If you’re a digital designer interested in stepping up your game, the Shiny Designs Designer Debut Program is for you. Don’t worry, you don’t need a ton of experience packaging and selling your designs – you just need mad design skills and a passion for learning.
As a member of the Designer Debut Program, you’ll learn how to plan product collections, workflow tips and tricks, how to perfectly package the actual product, marketing and promotion ideas and so much more from a successful, experienced designer. No more fumbling around in the dark, wondering if you’re doing it right.
Best of all – you’ll earn an industry standard commission on your sales! You’ll get a monthly payment for your skills and talent. Just head on over to the Designer Program Information Page to learn more and sign up!
Now, here’s where I break one of the “rules” of email post updates and talk about more than one thing. In other news, my art prints will be available in the soon-to-be-launched Handmade at Amazon marketplace.
I’m super excited and busy getting prints ready for the new shop. There will be a mix of old favorites, new works and vintage inspired prints so there’s something for everyone.
Look for a new signature series gallery quality line that will include a personal signature and studio bonus. Also, I’m working toward more behind the scenes information, studio updates and subscriber only exclusives in different formats so look for updates on that soon too.
It’s a sample from one of the book projects that’s been on my worktable lately. One of the things I do for folks is work with authors as a sort of muse/editor/wrangler to help them get their books written and published.
This particular book is a coloring book for grownups so there wasn’t so much writing and editing as wrangling, but it’s the same creative process: idea, refine and organize, create and write, edit, refine some more, set it free in the world. That’s simplified but it’s the gist of it.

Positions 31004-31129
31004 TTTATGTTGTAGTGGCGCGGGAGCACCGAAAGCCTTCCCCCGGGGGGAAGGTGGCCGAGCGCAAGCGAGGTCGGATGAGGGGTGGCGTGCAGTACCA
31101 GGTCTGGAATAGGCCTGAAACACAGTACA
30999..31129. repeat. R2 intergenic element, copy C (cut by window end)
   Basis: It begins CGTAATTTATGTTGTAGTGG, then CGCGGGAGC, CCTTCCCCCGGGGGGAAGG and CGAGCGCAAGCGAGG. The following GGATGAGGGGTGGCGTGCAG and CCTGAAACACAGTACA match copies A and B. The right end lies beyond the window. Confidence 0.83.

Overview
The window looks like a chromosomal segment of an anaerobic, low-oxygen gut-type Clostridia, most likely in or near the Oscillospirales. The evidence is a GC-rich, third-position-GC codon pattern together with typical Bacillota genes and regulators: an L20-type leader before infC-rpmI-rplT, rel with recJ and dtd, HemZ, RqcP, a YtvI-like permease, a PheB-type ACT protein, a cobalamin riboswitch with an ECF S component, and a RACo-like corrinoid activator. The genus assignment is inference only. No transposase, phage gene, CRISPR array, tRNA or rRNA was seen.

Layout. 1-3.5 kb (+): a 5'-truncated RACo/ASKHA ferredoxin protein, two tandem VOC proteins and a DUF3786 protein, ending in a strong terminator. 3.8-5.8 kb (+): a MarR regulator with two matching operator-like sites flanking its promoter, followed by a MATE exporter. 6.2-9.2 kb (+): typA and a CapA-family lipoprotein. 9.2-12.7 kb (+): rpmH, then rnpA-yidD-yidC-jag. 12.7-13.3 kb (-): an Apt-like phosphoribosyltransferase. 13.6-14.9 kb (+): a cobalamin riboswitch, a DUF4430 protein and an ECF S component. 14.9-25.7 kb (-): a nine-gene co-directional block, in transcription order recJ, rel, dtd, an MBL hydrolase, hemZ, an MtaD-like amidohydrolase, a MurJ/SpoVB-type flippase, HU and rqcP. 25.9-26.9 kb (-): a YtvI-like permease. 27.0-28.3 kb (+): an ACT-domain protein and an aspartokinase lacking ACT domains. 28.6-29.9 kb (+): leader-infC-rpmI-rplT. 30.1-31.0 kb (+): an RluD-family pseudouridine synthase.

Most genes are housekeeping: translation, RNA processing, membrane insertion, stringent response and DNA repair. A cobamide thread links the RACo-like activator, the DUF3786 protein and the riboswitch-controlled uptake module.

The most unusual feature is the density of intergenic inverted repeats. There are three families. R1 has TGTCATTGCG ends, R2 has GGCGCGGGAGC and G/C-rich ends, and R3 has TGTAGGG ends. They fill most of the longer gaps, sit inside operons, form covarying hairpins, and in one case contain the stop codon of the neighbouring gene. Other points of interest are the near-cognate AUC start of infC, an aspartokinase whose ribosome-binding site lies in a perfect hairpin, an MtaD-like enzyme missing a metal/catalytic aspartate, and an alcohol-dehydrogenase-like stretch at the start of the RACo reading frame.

This coloring book features the artwork of the lovely and talented Carolyn Medlin Hawkins who has been drawing these doodles for years – only in black and white; she never colors them in. Now that grownups have gotten wise to the happiness that coloring can bring, it was time for her work to have a larger audience. So, she bravely stepped forward to publish her first coloring book.
I’m admittedly biased (I love all my authors and think they’re brilliant) but her designs are wonderfully organic. What I like most about her book is that each one is hand-drawn art and shows the mark of a human hand. Having colored a few myself (I did the coloring for the samples here and in the book), they’re much more interesting and enjoyable; it’s really a way of knowing the artist a little better.
The book, it’s called My Big Kid Doodle Book, should be making its debut on Amazon this month – look for an update and other news on that very soon!
I have a definite soft spot for historic works and have spent a fair amount of time rummaging through the digital attic for books and images from the time spanning roughly the 1840’s to the early 1900’s. So many of these books have wonderful artwork and information from a different time and lifestyle that I find fascinating as well as inspiring. I really love incorporating that look and feel into some of my current work – like this a colorful digital collection inspired by an 1899 seed catalog.
About the Collection
I ran across this Plant Seed Company Seed Catalog from 1899 and loved the colors in the cover (you can have it as ready to frame art from the print shop) as well as the detailed drawings of vegetables and flowers.
With no photographs, the drawings had to sell the seeds! One thing that struck me about the vegetables was how many different kinds were on offer; so many things we don’t see in supermarkets now – like Salsify, Dandelion (as a vegetable not a flower) and Martynia (which is also known as “devil’s claw.”)
The flower section was similar to current catalogs: the newest and most tantalizing cultivars up front with the old favorites like sunflowers and pansies filling out the rest.
It was telling how much more important food crops were at the time because the catalog was mostly devoted to food and animal feed crops with the flower seeds having much less space.
I love seeing these vintage publications and how everyday life was both different and yet similar. Next, I’m thinking about a millinery book from the early 1900’s to bring back to life as a newly published complete book. There are also books in development/editing from two other authors in very different genres – look for updates on those soon!
Thanks so much for your encouragement and support. As always, I’d love to hear from you so drop me line with your thoughts and comments.